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Astronomers claimed that the gas and dust from various origins in the Milky Way and heavy elements inside them are messier than previously thought.

Because gas, dust, and elements heavier than helium-which astronomers call "metals" - are an essential part of any galaxy, knowing their composition and distribution is crucial to understanding how galaxies are made and change over time.

Scientists Using New Ways to Know Milky Way's Metallicity

University of Geneva (UNIGE) used a novel approach to determine the overall composition of gas and dust in the atmosphere of stars throughout the Milky Way. They obtained the data from the Hubble Space Telescope and the Very Large Telescope in the Atacama Desert area of Northern Chile.

They were able to trace the entire amount of metals in the dust and compare it to prior totals in this way. They observed that stars in certain locations only contained 10% of the star's heavy components, the Sun, possesses.

Researchers published the study titled "Large Metallicity Variations in the Galactic Interstellar Medium" in Nature on Wednesday.

Milky Way
(Photo: NASA/JPL-Caltech)
This illustration shows astronomers’ current understanding of the large-scale structure of the Milky Way. Stars and star-forming regions are largely grouped into spiral arms. Measuring the shape, size, and a number of spiral arms are challenging because Earth is located inside the galaxy.

In a news release, researchers said that this discovery is crucial in making theoretical models for galaxies' origin and evolution. They mentioned that they would have to enhance the simulations in the future by improving the resolution. Hence, the team may integrate these variations in metallicity at different points in the Milky Way with the new setting.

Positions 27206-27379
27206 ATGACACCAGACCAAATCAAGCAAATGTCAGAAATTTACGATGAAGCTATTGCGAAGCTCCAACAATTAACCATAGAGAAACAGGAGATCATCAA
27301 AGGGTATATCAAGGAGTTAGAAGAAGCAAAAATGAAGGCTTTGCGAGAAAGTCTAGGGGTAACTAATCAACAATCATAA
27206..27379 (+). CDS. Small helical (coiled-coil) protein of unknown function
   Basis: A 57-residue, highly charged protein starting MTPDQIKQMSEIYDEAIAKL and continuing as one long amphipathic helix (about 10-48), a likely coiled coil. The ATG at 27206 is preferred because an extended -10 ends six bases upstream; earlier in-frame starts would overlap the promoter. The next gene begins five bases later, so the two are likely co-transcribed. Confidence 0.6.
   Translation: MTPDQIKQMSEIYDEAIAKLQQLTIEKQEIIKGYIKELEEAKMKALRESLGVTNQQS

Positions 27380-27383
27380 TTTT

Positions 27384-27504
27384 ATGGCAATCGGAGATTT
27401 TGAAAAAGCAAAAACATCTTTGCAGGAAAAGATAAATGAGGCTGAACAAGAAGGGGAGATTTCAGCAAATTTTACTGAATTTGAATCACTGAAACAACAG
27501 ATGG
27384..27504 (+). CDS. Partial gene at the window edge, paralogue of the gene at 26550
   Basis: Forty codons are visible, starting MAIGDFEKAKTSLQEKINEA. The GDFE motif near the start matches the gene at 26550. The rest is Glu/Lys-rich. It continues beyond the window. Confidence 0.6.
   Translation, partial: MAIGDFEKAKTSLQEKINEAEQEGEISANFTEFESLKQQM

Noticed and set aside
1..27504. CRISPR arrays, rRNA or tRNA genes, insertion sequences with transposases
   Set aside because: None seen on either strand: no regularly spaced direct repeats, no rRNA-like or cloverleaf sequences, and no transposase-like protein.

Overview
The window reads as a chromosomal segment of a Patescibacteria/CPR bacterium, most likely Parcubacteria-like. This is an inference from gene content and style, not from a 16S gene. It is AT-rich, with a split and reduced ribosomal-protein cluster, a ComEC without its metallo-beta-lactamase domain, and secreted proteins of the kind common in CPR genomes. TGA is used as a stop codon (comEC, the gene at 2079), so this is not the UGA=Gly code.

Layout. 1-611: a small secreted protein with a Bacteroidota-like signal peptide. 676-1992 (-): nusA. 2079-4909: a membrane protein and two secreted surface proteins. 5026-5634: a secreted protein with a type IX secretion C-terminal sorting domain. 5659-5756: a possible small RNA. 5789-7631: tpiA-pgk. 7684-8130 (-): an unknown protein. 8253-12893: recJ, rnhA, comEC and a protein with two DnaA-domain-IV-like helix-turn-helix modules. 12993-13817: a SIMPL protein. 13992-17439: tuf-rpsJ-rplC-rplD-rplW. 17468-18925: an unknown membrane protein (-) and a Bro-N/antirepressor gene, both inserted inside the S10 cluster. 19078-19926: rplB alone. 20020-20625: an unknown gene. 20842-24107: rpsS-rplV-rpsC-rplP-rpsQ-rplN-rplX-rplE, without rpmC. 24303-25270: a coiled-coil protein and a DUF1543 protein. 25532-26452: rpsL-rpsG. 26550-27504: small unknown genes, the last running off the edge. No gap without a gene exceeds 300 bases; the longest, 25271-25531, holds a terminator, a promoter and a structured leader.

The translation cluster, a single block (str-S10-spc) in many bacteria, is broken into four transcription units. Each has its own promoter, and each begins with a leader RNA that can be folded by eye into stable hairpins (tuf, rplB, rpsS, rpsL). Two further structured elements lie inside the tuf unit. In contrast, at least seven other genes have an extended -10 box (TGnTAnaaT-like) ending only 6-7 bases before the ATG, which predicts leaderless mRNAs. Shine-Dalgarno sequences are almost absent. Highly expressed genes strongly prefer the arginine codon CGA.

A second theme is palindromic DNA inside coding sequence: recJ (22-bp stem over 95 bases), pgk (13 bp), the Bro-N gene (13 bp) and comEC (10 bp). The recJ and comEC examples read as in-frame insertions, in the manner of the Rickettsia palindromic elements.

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NASA said supernovas are intense and powerful explosions that occur as stars near the end of their lives. Heavy elements are distributed throughout galaxies, clumping in cold areas. As hydrogen and helium concentrate in these frigid, dense regions to produce stars, these elements are thrown into the mix.

Annalisa De Cia of the UNIGE Faculty of Science led the study. De Cia said in a Phys.org report that Milky Way contained no metals when it was created more than 10 billion years ago. She went on to say that the metals generated by the stars eventually enriched the atmosphere.

Milky Way is Indeed Messy After All

Astronomers had thought that metals were equally distributed over the Milky Way. But SciTechDaily said scientists discovered that not only is the Milky Way's surroundings not homogenous, but it is also not consistent.

The solar metallicity, or the number of metals present in the Sun's atmosphere, was thought to be common among stars, gas clouds, and other entities across the Milky Way. As a result, solar metallicity might be used as a proxy for chemical abundance in our galaxy.

According to IFL Science, that may not be the case after all. Gases having drastically diverse or unique compositions might create stars and planets.

These findings have a significant influence on our knowledge of galaxy evolution, particularly our own. Metals, after all, are crucial in the creation of stars, cosmic dust, molecules, and planets. And we now know that today, new stars and planets may be created from gases with vastly differing compositions.

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